COVID-19 doesn’t care about our political divide

By Daniel Darling, senior vice president of the National Religious Broadcasters

Grieved over the more than 100,000 COVID-19 deaths in the United States? Well, you must be a liberal. Grieved over bankrupt businesses and shattered livelihoods? You must be a right-wing hack. Wearing a mask to church? You’ve been duped! Nervous about COVID-19 spread during protests? You must not care about justice.

On and on it goes. We are living in one of the most strange and difficult years in American history and instead of stories to tell our children about how we all came together, we’ll have to recount how Americans argued with other Americans while a virus ravaged our cities and communities.

What’s interesting is that while all of us agree that the pandemic has been politicized, we all seem to point the finger at everyone else for doing the politicization. Conservatives accuse Democrats of over-reacting in an election year. Liberals accuse Republicans of valuing profits over lives. And many journalists are glad to exacerbate the red state vs. blue state COVID-19 comparisons.

But COVID-19 doesn’t care about our political divisions. The virus is relentless and refuses to play our partisan games.

The latest resurgence has seen spikes in the bluest of blue states: California, and the reddest of red states: Texas.

Even more mystifying, both states seem to track similarly, even though California shut down early and Texas shut down late.

Even the reopenings and the protests aren’t a great predictor, with some re-opened states seeing a spike and some not so much while some cities where there were mass protests seem to have avoided a surge while some are seeing an alarming number of new coronavirus cases.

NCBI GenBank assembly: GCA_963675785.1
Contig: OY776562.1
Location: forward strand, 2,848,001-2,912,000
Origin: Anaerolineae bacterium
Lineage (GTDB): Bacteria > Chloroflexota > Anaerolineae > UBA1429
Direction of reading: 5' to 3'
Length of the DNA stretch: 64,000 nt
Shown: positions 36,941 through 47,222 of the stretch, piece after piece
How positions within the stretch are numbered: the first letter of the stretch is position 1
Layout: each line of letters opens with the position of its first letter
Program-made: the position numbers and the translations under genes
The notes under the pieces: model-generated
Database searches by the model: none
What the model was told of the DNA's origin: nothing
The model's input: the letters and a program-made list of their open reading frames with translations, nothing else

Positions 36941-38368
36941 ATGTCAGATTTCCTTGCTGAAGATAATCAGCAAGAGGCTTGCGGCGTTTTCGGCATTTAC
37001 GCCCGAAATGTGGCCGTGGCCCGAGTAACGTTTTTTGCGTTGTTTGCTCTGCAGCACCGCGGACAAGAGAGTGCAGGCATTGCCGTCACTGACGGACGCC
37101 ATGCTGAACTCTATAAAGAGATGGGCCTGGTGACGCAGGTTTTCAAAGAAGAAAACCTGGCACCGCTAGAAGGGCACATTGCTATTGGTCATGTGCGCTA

We are learning more and more about the virus every day and our responses are getting smarter and more targeted. And our best and brightest minds are working feverishly to develop vaccines and treatments to hold back this deadly contagion that threatens our most vulnerable.

But we cannot succeed if we are divided. We need less finger-pointing and more cooperation. We need our institutions to display greater transparency. We need leaders with credibility in a time of cynicism.

It erodes public trust when public officials shame one kind of public gathering and encourage another. It’s not very thoughtful when others confuse wearing a mask with an infringement of liberty. And it fans the flame of division when media outlets let bias and sensationalism shape their coverage instead of informing the public and reporting the facts.

What we need are leaders willing to speak candidly and take measures, not guided by social media chatter or media pressure, but based on the data in front of them and informed by human dignity. We need hope and realism, faith and science, courage and civility.

All of us are tempted to politicize the pandemic, to read the daily stream of news through the lens of our own preconceptions. We desperately want the worst to be true about our ideological opponents because it fills us with a sense of the rightness of our own cause.

But this is counterproductive in a flourishing society. Instead, we should each commit to working harder to get all the facts, to avoid knee-jerk conclusions, and to resist passing along incomplete information. If we were honest, we might find that it is not always “those guys” politicizing the pandemic. It might be me. It might be you.

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